i dont see the difference between ears pierced now and in one year.
i dont actually see what the objection is anyway.

if is being done to get at you - well dont let it get at you. ignore it.

butpoint out she will have to make sure she doesnt get an infection etc.
goto theteenagers forum - see how others handle this kind of thing.... what if the next thing is she wants to dress goth or whatever?

but clearly there are bigger issues at stake here. nothing to do with ears pierced or not is it?

focusing on this and making her not wear earrings in your house just sounds petty.

what si the bigger issue here? why doesnt she respect you?
whay dont you repsect her choices?
what are the basic ground rules in your house about behaviour and respect? does she help with chores etc does her homework and is otherwise great to have around?

berkshirefem Tue 26-Jul-11 12:23:46

I don't think it's petty. We all have boundries that we set our kids.

I don't let my DD do things in my home that lots of other kids get to do. it doesnt matter why OP thinks 12 is the age her DD scan have her ears pierced, she's her mother. She is the head of the house - end of.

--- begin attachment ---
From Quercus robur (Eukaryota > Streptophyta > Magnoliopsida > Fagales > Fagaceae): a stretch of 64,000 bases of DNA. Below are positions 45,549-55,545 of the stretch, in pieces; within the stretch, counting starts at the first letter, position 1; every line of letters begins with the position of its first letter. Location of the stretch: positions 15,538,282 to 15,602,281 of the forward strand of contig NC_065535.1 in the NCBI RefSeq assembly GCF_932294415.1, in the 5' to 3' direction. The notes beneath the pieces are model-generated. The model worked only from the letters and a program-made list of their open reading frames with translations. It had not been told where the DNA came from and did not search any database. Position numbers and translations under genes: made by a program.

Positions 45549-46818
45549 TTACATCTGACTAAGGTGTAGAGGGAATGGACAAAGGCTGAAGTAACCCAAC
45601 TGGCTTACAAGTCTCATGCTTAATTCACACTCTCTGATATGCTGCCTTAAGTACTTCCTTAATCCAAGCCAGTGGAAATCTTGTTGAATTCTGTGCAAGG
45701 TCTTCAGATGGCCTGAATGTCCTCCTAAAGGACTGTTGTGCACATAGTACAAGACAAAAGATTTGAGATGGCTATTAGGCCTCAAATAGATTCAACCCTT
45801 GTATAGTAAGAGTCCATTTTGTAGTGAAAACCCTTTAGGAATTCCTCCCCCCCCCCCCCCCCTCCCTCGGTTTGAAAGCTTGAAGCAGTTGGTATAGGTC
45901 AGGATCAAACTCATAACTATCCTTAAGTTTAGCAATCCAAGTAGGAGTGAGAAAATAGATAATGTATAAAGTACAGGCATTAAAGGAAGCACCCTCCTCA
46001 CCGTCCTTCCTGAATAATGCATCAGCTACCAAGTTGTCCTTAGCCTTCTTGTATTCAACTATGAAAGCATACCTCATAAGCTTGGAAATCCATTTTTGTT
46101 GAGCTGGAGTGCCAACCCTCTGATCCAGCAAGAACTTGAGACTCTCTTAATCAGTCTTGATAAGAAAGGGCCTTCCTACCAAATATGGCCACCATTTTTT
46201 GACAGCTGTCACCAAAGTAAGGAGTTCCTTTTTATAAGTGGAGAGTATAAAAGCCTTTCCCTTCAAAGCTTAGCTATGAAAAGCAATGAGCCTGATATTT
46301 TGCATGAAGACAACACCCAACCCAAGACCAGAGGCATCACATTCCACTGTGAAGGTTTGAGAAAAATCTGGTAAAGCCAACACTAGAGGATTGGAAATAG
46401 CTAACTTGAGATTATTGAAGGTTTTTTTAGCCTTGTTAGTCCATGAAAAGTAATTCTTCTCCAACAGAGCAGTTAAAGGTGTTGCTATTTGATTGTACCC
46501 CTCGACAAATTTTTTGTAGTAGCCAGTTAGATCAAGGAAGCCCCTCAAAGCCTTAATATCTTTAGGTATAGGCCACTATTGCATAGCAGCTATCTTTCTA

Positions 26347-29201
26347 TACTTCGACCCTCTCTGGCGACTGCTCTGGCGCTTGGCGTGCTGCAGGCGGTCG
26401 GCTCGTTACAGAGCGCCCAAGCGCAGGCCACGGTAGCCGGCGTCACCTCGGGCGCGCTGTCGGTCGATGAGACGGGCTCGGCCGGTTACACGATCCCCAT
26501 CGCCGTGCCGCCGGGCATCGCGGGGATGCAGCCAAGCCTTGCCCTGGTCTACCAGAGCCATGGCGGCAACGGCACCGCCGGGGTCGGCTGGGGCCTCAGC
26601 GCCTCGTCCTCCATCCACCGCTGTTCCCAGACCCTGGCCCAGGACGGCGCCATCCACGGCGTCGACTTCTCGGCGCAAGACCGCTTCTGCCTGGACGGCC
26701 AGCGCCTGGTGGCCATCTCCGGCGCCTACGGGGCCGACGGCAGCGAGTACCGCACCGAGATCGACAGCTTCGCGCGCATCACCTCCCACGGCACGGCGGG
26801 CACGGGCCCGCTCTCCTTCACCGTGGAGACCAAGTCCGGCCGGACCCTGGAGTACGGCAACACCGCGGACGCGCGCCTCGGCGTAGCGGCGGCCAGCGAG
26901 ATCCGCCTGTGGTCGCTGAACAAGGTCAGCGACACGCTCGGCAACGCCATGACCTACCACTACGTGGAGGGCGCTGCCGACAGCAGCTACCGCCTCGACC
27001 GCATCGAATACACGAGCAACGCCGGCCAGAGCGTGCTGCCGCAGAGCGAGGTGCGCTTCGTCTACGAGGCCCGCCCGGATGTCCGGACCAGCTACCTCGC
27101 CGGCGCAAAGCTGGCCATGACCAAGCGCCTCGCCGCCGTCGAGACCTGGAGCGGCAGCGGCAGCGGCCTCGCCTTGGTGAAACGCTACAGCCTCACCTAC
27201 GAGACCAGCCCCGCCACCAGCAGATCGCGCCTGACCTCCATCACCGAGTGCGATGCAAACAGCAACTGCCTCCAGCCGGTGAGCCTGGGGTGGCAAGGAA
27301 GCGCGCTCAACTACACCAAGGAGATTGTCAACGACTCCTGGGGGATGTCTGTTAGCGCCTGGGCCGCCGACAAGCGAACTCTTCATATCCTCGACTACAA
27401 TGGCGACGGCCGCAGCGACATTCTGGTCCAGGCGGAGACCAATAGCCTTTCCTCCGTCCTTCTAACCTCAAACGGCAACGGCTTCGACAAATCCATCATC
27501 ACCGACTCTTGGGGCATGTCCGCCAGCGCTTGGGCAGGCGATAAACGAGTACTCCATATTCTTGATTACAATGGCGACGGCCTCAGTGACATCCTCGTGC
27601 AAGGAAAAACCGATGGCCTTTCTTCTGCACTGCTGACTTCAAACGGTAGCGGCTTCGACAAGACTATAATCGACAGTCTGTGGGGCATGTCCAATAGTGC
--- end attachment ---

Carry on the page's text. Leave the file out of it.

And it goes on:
Plus she said the child has no respect for her so simply letting things go isn't the way forward.

But then i'm a tough mum.

gillybean2 Tue 26-Jul-11 12:31:19

Does your dd's school allow earrings? If so do they need to be removed for PE?
I would go with the route that school does not allow them (assuming they don't) and she will have to remove them herself or her dad will have to come to school and do it for her.

niceguy2 Tue 26-Jul-11 13:58:35

I agree with cestlavie.

Your objection to the ear piercing is irrational. What's the difference doing it now or next year other than you chose the time next year rather than your ex.

Your ex & daughter have taken your wishes into account and decided to proceed anyway. Frankly I don't blame them.

If you want your daughter to respect you then you'll have to start respecting the fact she is allowed to make some decisions even if you don't like them. Otherwise once she's a teenager, you'll be in for one hell of a ride!

berkshirefem Tue 26-Jul-11 14:26:49

Err... 12 year old causing permanent damage to her body...? How is it irrational not to want that to happen?

berkshirefem Tue 26-Jul-11 14:28:51

What else is irrational? having a bedtime? having to eat healthily? being home by a certain time?